SANTIAGO, Chile - Hooded anti-American marchers protesting an Asia-Pacific summit in Chile Friday hurled Molotov cocktails and stones at police who retaliated with water cannons and tear gas.
A large march against the weekend meeting of 21 leaders of the Asia-Pacific Economic Cooperation forum turned violent when a few dozen youths broke away from the main group to attack police.
Chileans protest against U.S. President George W. Bush with an Iraqi flag that reads, 'Resist Falluja,' as hundreds of demonstrators marched through downtown Santiago, November 19, 2004. Leaders of the 21 member countries of the Asia Pacific Economic Cooperation (APEC) gathered here for their annual meeting as activists took to the streets to show their opposition. REUTERS/Sergio Moraes
About 100 people were arrested and four were injured, police said.
President Bush arrived late Friday for a visit that has been a lightning rod for protests.
Tens of thousands of people streamed through central Santiago carrying banners and chanting slogans against the U.S.-led occupation of Iraq, including "Fascist Bush is a terrorist."
The area hit by the violence was small and had no effect on pre-summit bilateral talks between APEC leaders, including Russian President Vladimir Putin and China's President Hu Jintao. All 21 leaders meet Saturday and Sunday.
Ministers paving the way for the weekend meeting have discussed ways to revive global trade talks launched in Doha three years ago. Cooperation against international terrorism is also on the agenda, at the urging of countries including the United States and Russia.
The nuclear arms programs of North Korea, one of few Asian-Pacific countries not part of APEC, will be one of the main security topics in bilateral meetings such as Hu's talks with South Korean President Roh Moo-hyun Friday and the Hu-Bush summit Saturday.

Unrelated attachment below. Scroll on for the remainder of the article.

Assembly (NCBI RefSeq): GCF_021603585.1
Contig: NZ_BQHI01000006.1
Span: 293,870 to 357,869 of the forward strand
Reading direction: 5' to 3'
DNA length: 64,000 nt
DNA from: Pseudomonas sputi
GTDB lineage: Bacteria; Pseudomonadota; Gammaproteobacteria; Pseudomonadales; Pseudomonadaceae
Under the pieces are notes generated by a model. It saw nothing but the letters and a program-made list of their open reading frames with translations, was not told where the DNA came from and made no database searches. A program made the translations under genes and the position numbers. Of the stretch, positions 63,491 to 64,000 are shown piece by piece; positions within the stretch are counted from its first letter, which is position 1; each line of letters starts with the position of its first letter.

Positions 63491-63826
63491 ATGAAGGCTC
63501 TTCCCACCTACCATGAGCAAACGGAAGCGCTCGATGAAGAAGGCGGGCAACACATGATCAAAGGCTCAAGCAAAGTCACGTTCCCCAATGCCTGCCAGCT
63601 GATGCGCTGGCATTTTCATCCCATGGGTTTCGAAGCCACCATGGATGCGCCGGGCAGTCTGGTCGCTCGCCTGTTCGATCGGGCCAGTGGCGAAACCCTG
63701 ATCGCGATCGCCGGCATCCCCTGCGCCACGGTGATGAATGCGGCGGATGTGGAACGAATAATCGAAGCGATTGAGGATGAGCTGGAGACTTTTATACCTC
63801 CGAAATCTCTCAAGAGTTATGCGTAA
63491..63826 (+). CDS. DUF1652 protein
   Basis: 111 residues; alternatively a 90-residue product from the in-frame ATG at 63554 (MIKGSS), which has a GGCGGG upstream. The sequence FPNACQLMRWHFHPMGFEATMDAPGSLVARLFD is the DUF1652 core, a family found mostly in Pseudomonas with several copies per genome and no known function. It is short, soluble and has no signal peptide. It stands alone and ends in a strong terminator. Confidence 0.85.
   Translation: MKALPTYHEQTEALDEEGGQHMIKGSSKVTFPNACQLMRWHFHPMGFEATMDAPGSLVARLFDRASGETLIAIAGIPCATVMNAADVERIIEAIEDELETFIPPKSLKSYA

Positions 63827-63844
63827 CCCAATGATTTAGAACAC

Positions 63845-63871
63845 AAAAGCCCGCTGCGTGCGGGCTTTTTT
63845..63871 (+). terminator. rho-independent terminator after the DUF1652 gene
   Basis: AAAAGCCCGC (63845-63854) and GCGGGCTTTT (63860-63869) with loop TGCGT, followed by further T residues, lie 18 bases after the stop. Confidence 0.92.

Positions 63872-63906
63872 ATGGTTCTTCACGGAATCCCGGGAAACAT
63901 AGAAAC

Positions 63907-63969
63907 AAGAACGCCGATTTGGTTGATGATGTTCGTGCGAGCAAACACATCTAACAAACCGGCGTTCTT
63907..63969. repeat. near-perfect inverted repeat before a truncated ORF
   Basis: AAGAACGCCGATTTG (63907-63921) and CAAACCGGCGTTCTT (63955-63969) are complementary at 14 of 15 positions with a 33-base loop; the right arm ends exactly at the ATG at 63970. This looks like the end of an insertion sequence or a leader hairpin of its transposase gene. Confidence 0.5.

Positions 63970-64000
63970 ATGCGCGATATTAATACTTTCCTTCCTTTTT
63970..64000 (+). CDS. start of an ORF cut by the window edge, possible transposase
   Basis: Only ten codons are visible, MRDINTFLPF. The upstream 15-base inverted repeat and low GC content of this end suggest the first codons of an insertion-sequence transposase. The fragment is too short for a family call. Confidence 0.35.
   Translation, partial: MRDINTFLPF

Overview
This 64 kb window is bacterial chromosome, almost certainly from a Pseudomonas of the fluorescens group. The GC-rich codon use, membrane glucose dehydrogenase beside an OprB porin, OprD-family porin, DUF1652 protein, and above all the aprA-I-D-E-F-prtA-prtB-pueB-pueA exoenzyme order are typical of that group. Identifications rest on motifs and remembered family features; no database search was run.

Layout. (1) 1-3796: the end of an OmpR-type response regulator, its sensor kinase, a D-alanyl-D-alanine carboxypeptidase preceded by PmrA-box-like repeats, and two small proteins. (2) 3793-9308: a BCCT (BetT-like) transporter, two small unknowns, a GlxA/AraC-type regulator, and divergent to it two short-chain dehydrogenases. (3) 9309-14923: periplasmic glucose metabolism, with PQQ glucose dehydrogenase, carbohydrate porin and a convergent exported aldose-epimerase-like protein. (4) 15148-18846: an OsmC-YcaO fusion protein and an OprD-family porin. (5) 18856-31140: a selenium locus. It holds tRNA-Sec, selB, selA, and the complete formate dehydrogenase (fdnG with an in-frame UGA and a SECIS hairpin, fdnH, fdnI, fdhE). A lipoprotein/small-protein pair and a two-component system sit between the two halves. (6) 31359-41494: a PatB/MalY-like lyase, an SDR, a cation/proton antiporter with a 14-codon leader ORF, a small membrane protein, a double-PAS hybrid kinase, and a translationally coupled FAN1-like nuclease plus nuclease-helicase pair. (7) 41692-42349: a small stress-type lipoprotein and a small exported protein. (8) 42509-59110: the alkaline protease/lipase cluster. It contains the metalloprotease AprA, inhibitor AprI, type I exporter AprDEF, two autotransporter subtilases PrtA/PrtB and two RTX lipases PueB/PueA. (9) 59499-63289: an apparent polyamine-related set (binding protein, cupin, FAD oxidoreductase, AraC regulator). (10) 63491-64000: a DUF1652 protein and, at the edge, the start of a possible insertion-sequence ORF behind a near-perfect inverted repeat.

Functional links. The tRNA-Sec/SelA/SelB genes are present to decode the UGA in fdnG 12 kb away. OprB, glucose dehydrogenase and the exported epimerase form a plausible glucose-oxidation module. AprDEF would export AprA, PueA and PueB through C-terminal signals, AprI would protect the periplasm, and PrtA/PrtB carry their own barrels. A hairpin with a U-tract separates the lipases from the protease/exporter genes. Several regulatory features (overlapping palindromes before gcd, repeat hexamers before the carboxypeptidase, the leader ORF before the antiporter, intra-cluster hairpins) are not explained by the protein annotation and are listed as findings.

"Everyone is very clear that the extreme mutual distrust between the two major parties -- the U.S. and the DPRK (North Korea) -- is the biggest barrier" to resolving a two-year-old impasse, said Chinese foreign Ministry spokesman Kong Quan.
China's Hu has taken advantage of his South American trip to guarantee supplies of key commodities for his booming economy. He launched free-trade talks with Chile, the world's largest copper exporter, and agreed to begin work on a market-opening pact with New Zealand.
China also promised investments during Hu's visits to soy-producing Brazil and Argentina.
Police estimated the number of marchers at 25,000, but protest leaders said the real number was 70,000.
"The turnout is much bigger than we'd expected. This is a polite response to Bush's barbarity," said Ernesto Medina, a march organizer.
APEC officials were far away in their hotels or in a convention center overlooking the foothills of the Andes on the outskirts of Santiago.
Protest organizers from leftist, indigenous and environmental groups said the rights of workers and the need to protect the environment were being ignored in the free-trade agreements promoted by APEC members.
A violent minority pulled shirts over their faces and started throwing rocks when the march ended in Santiago's Bustamante park. They smashed park benches and burned a U.S. flag.
Police doused them with water cannons and fired tear gas from armored vehicles at protesters who dodged behind trees.
Chile's government canceled all police leave and decreed a public holiday in Santiago Friday as part of the strict security.
Additional reporting by Katie Burford, Ignacio Badal and Paul Eckert
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